One Sabbath Jesus was going through the grainfields, and his disciples began to pick some heads of grain, rub them in their hands and eat the kernels. 2 Some of the Pharisees asked, “Why are you doing what is unlawful on the Sabbath?”
3 Jesus answered them, “Have you never read what David did when he and his companions were hungry? 4 He entered the house of God, and taking the consecrated bread, he ate what is lawful only for priests to eat. And he also gave some to his companions.” 5 Then Jesus said to them, “The Son of Man is Lord of the Sabbath.”
6 On another Sabbath he went into the synagogue and was teaching, and a man was there whose right hand was shriveled. 7 The Pharisees and the teachers of the law were looking for a reason to accuse Jesus, so they watched him closely to see if he would heal on the Sabbath. 8 But Jesus knew what they were thinking and said to the man with the shriveled hand, “Get up and stand in front of everyone.” So he got up and stood there.
9 Then Jesus said to them, “I ask you, which is lawful on the Sabbath: to do good or to do evil, to save life or to destroy it?”
10 He looked around at them all, and then said to the man, “Stretch out your hand.” He did so, and his hand was completely restored. 11 But the Pharisees and the teachers of the law were furious and began to discuss with one another what they might do to Jesus.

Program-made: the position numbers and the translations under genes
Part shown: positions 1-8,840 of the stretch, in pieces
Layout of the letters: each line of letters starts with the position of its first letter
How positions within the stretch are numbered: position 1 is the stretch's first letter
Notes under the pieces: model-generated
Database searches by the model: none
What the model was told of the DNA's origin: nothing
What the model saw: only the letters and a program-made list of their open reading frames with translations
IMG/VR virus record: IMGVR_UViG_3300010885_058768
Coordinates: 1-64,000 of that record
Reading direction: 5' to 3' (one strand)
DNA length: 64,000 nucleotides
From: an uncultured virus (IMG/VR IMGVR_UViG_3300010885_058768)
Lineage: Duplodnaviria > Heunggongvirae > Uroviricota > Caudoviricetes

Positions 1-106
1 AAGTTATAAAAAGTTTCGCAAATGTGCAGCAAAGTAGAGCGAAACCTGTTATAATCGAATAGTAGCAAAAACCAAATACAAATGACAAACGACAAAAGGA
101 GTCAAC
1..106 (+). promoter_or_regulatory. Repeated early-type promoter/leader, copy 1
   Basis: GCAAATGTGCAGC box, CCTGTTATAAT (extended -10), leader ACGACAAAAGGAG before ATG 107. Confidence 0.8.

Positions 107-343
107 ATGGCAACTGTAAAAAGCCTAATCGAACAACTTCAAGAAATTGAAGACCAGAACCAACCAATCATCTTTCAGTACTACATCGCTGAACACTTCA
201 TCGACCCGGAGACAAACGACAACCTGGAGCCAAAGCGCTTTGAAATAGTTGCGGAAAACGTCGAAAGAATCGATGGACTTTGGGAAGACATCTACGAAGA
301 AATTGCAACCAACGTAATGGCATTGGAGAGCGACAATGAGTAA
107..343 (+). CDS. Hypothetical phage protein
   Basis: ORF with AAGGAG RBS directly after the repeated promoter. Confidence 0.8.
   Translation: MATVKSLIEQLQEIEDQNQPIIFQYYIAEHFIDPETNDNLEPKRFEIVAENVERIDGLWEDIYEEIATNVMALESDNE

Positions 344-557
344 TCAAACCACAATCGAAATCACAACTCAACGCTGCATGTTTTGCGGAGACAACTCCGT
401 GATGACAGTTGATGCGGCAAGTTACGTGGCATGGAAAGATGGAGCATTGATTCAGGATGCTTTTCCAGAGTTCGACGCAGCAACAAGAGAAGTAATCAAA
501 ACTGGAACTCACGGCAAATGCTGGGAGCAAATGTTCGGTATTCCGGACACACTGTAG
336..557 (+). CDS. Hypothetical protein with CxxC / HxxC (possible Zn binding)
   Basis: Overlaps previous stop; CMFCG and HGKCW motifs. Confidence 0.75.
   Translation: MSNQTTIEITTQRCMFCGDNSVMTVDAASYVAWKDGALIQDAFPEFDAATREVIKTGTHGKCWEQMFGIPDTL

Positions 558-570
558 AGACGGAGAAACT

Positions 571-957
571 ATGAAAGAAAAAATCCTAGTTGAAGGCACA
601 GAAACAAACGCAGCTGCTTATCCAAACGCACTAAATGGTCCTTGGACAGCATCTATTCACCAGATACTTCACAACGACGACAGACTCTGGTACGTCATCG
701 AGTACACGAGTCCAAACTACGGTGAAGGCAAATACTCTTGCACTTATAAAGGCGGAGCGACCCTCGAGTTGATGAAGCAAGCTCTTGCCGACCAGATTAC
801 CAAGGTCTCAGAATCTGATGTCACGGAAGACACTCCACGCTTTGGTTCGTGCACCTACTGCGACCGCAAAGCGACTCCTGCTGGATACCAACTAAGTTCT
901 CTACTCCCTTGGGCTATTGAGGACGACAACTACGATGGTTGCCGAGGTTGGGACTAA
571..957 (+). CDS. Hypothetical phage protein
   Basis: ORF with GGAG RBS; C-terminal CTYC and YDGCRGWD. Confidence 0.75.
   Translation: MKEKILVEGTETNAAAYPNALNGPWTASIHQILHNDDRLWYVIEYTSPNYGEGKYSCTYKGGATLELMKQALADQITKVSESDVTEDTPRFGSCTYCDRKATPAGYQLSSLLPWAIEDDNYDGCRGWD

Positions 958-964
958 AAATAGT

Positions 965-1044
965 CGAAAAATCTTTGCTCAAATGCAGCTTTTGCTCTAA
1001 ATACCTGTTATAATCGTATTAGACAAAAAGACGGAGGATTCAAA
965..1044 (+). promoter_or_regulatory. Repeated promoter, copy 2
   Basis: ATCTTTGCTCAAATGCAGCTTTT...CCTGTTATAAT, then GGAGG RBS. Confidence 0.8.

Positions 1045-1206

Lord of the Sabbath
N.T. Wright puts it well when he writes:
A relative of mine likes to tell of an occasion when he flew with some business friends, to Ireland to watch a rugby match. When they got off the plane , there were no customs officers waiting to receive them. So two or three of them went into the official booths, put on the caps they found there and inspected the passports of the other people who were arriving. they had no official authority, but it seemed to work. I have often wondered hearing that story, what happened when the real customs officers arrived; but at that point of the story, as so often, remains silent.
That must have been how Jesus appeared to many onlookers. He held no public office. He wasn’t a priest (priests had the job of teaching people the law). He wasn’t part of any well-known pressure group, such as the Pharisees, who had their own opinions on how the law should be kept, which they tried to insist for society as a whole. He hadn’t had any formal training as a teacher.
And yet there he was, so to speak, in the airport arrivals zone telling people what to do, giving some people permissionto do things they were not normally supposed to. Who did he think he was? That is, in fact, the main question Luke wants us to ask. Luke is not so interested in asking, ‘Do we or don’t we keep the Sabbath?’ but rather, ‘Who did Jesus think he was?’
I have some idea of who I think you are, but it is not nearly grand enough.
- What did Jesus’ actions show?
- How did the Jewish leaders respond?
- How did the common people respond?
- Does Jesus boss you?
- Who is the boss of you in your daily living?